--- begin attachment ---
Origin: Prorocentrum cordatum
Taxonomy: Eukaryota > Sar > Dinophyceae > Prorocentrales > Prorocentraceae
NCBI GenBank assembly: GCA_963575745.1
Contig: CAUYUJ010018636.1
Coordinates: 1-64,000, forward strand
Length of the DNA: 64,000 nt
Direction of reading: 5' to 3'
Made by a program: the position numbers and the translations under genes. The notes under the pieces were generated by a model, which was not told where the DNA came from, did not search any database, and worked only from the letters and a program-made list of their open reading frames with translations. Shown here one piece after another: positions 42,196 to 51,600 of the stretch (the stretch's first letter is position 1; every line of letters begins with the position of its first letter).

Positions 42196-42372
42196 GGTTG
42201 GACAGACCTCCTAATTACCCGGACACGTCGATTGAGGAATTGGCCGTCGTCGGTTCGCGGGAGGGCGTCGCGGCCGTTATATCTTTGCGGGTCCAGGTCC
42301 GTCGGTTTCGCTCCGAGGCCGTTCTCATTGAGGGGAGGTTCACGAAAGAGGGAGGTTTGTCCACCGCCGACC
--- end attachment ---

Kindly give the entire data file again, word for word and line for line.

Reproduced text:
Origin: Prorocentrum cordatum
Taxonomy: Eukaryota > Sar > Dinophyceae > Prorocentrales > Prorocentraceae
NCBI GenBank assembly: GCA_963575745.1
Contig: CAUYUJ010018636.1
Coordinates: 1-64,000, forward strand
Length of the DNA: 64,000 nt
Direction of reading: 5' to 3'
Made by a program: the position numbers and the translations under genes. The notes under the pieces were generated by a model, which was not told where the DNA came from, did not search any database, and worked only from the letters and a program-made list of their open reading frames with translations. Shown here one piece after another: positions 42,196 to 51,600 of the stretch (the stretch's first letter is position 1; every line of letters begins with the position of its first letter).

Positions 42196-42372
42196 GGTTG
42201 GACAGACCTCCTAATTACCCGGACACGTCGATTGAGGAATTGGCCGTCGTCGGTTCGCGGGAGGGCGTCGCGGCCGTTATATCTTTGCGGGTCCAGGTCC
42301 GTCGGTTTCGCTCCGAGGCCGTTCTCATTGAGGGGAGGTTCACGAAAGAGGGAGGTTTGTCCACCGCCGACC